Hope after Divorce

HopeThe emotional tidal wave of divorce leaves people with a wide range of emotions, including sadness, surprise, anger, anxiety, fear and feeling lost. Perhaps the most common emotion is a hopeless feeling. People ask the question: Is there hope after divorce? Is there hope for my life in the future?

The question is an honest, valid one because divorce is a ruthless, painful process. Research confirms that divorced people are more susceptible to physical illness than happily married couples, on average they live shorter lives and they are more prone to physical disorders, especially in the first year after divorce. The effects extend to children of divorce, who are more prone to truancy, depression, peer rejection, behavioural problems and academic struggles (Gottman, 1999).

Gloom and doom isn’t the only option after divorce. There is hope. In her study of over 1200 people over two decades, on divorce, Mavis Hetherington found some surprising results. She found that some individuals actually flourished after a divorce and that 20% of individuals fared extremely well in their careers, socially, as parents and in new marriages. Likewise, many children of divorce flourished as they became mature, responsible and focused adults. In both cases, those who flourished after divorce did so because of their divorce, not despite it (Hetherington, 2002).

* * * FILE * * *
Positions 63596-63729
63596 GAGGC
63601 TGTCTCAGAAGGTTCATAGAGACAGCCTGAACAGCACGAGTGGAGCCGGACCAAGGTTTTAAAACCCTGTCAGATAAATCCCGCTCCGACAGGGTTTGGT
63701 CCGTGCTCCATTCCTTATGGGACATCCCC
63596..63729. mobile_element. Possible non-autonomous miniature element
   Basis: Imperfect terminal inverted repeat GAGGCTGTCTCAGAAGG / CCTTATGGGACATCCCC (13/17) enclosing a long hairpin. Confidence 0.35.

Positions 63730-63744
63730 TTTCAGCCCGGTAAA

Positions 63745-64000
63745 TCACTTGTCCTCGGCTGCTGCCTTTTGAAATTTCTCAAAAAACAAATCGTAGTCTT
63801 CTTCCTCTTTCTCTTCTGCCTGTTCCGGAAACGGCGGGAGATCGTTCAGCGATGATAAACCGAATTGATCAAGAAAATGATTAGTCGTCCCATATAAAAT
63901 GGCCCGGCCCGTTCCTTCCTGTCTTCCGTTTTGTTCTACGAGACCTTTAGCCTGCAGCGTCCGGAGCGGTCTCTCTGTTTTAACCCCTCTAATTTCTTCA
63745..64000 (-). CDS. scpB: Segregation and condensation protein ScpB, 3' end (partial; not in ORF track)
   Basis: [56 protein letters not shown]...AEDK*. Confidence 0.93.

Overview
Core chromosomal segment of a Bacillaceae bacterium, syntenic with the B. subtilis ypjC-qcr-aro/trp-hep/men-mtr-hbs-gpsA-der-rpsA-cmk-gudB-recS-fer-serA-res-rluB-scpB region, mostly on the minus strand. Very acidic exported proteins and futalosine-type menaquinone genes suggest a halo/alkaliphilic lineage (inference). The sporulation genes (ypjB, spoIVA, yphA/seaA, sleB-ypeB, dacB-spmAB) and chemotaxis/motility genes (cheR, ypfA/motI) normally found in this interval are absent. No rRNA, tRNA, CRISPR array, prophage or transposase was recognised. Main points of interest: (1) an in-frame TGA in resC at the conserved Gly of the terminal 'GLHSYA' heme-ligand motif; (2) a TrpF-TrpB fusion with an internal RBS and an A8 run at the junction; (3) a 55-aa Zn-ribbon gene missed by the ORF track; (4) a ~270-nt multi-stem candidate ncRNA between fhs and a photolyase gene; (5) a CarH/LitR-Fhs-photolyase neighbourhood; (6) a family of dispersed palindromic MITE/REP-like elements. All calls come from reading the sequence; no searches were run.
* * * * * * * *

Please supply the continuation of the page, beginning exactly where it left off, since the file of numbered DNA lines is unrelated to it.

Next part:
So what are some things you can do to embrace a more hopeful future? Here are some tips:

  • View your divorce as an opportunity to grow individually and in your relationships with others.
  • Find wisdom in trusted friends, family members or counselor as you make decisions that will impact your life for a long time.
  • Rediscover and define your moral values. Write them down and allow them to be your compass in the storm of your overwhelming emotions.
  • Set some goals. What are you passionate about and who do you want to be? Dream big for your future!
  • Don’t expect the road to your meaningful life to be a straight line. You’ll have challenges along the way.
  • Make use of the resources around you. Don’t isolate – engage others in your dreams and engage in helping them achieve theirs.
  • Allow yourself to be surprised. Sometimes the greatest relational and personal gifts are the ones we never would have expected.


Flourish after Your Divorce with a Divorce Mentor


Compiled from an article by Ken Rogers (Centre for Individual & Family Therapy (CIFT))

Posted by Sinta Ebersohn (Creator of fairdivorce.co.za – Stellenbosch)